Thursday, September 11, 2008

On humility

Okay okay okay, get mad, please, I am so sorry I haven't posted in so long. I have been quite busy with my current writing project, and I have had a lot of strange events in the past few days. The film festival was in town as some of you may know and I have a few friends in the television industry who dragged me out to some parties . . . sounds glamorous but when you don't know anyone there it is more like otherworldly.

Anyway, excuses excuses.

Now to the act of posting!

What I wanted to write about today was something different about the publishing industry, but definitely something I have learned over the last year or so and I wanted to share. As I am wont to do.

When you are an author you start getting opportunities that you never had before. Suddenly you are inundated with invites to book launches (which for the most part I suggest you accept because they are usually a lot of fun), you are interviewed and reviewed (seriously amazing and terrifying at the same time), and also . . . you may be asked to do panels at conferences, give readings, or something of that nature.

It is the latter request I wanted to discuss today.

I have already written a four part series on tips for reading aloud (you can find it in my sidebar), so that isn't really what I want my focus to be on. What I wanted to talk about with you lovely folks is humility.

Or rather that "why on earth are they asking me to do this and I really shouldn't be here and I feel really stupid and any second now they are all going to realise that I am a fraud and I should really just go home" feeling.

Humility is always a good thing. But paralysing insecurity . . . not so much.

So here's the important lesson for today. When you are asked to give a presentation, or sit on a panel, or do a reading, you have been asked because the person doing the asking wanted you there. You may not understand why, you may think you were a last minute replacement, but the fact is someone wanted you up in front of people sharing your words of wisdom.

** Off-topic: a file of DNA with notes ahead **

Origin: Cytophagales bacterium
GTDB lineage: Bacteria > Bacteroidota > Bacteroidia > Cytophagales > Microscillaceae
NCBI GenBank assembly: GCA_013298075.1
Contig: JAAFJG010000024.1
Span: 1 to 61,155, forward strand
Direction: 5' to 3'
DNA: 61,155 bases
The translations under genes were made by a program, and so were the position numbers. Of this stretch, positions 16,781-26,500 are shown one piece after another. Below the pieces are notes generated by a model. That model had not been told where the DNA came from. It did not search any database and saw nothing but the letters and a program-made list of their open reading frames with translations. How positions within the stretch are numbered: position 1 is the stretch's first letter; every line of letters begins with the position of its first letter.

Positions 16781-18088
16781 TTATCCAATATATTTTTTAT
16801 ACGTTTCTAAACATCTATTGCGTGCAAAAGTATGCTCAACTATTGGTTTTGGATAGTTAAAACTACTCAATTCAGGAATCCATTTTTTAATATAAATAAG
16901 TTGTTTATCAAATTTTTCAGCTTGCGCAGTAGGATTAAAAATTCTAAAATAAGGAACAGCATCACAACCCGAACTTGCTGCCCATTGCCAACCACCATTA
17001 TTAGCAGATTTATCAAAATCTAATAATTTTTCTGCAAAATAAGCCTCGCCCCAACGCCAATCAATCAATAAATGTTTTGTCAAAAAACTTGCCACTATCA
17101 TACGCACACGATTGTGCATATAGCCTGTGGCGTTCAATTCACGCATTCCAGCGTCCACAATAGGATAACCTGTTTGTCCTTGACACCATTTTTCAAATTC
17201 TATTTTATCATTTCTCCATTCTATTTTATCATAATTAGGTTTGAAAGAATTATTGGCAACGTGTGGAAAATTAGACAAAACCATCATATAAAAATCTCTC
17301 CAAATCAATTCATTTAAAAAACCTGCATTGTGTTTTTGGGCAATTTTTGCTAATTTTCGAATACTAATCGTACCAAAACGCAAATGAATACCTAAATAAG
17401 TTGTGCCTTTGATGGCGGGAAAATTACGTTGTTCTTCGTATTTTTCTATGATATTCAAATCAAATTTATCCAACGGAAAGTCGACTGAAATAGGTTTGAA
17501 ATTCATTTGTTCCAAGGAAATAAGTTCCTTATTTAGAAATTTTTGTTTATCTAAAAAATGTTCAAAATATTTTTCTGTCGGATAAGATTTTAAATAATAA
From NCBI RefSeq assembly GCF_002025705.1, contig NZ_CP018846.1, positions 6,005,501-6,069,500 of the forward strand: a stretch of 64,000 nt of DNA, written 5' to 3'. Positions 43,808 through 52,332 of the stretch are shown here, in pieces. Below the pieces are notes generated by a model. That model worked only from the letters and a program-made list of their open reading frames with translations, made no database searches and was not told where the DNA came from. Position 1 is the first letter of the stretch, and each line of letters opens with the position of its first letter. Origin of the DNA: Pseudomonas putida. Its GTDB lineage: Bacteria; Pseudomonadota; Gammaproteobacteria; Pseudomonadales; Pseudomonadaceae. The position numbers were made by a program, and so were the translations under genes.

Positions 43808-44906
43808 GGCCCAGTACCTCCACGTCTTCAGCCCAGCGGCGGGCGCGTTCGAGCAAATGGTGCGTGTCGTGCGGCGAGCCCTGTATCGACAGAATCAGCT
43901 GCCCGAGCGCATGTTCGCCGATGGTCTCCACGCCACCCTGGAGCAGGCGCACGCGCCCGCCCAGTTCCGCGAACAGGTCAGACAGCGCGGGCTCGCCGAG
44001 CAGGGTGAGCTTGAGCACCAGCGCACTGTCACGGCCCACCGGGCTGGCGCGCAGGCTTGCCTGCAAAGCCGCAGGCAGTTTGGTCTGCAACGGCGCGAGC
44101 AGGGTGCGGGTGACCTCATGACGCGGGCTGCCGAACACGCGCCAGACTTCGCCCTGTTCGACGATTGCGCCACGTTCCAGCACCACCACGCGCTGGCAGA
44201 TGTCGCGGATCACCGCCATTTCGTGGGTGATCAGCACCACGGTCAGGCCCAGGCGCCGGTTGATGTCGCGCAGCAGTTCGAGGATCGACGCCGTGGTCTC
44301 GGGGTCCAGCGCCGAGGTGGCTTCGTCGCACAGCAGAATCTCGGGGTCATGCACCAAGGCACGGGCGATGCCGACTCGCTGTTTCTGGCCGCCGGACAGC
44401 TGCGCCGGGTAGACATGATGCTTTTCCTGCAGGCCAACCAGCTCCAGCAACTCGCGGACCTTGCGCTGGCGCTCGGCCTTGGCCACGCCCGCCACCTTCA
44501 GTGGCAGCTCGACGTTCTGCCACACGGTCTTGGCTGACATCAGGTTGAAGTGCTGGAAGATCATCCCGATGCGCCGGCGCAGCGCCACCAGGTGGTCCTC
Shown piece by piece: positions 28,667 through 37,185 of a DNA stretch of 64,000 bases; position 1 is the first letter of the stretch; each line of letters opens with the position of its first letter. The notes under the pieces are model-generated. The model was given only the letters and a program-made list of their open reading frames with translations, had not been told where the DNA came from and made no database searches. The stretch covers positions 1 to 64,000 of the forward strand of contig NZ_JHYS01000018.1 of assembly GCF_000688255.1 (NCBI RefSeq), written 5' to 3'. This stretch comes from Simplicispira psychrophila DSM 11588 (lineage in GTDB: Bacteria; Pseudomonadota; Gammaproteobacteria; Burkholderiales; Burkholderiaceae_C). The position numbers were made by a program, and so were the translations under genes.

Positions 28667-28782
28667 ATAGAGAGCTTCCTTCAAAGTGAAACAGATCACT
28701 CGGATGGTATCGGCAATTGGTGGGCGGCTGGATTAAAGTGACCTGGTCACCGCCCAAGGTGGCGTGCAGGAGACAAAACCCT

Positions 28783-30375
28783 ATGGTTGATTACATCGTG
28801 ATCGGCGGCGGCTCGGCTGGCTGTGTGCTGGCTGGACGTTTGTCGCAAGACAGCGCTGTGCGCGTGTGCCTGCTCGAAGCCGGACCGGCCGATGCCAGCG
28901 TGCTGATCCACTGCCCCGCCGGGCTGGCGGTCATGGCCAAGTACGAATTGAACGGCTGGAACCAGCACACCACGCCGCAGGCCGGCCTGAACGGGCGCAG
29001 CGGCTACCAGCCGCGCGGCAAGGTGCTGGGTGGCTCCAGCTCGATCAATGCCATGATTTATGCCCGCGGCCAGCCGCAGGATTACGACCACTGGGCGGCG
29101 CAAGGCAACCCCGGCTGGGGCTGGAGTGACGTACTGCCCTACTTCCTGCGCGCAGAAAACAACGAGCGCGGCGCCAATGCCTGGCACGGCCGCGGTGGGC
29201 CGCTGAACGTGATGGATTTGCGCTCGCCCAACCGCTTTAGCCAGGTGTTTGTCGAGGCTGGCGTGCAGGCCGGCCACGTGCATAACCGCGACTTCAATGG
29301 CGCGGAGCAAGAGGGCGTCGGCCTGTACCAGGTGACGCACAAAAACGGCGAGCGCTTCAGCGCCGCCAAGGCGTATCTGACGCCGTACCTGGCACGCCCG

We may think we have no words of wisdom. Or we may think we have a few, but that that might come across as arrogant. We may think nothing but just feel absolute terror. So here is my recommendation: Instead of thinking of how woefully inadequate you are, or how nervous you are or whatever, think of that person that asked you to present. Think of your audience that put in the effort to come and see you. And think how insulting it would be to them if you told them, "Actually your judgment is way off. I am not worth your time, and the fact that you came here to see me is a huge mistake."

Yup, we audiences really love being told we are stupid, have no taste, and make a huge errors in judgment.

So what do you do? You suck it up. You realise that despite your own insecurities there is a reason you were invited to this event and you will make sure the people who were so gracious as to come are given the best darn speaker in the history of time. You thank them for attending, for being such a great crowd and then . . .

You speak with authority. You tell stories of your road to publication. You offer the few tidbits of knowledge you have gleaned along the way (*like this post*). You read from your novel.

And afterwards when people come up to you and tell you what a great time they had and how well you spoke, you say, "Thank you." You don't say, "Really, because I don't think I was clear about how that cow totally destroyed my car . . ." Again, don't insult your audience by letting them know that they were wrong in enjoying your talk.

Of course it is nice if you get the chance to ask them some questions, to have a real dialogue, at this point. We don't want this non-humility thing to turn into hubris (something about which I will blog next time).

But still.

Say, "Thank you."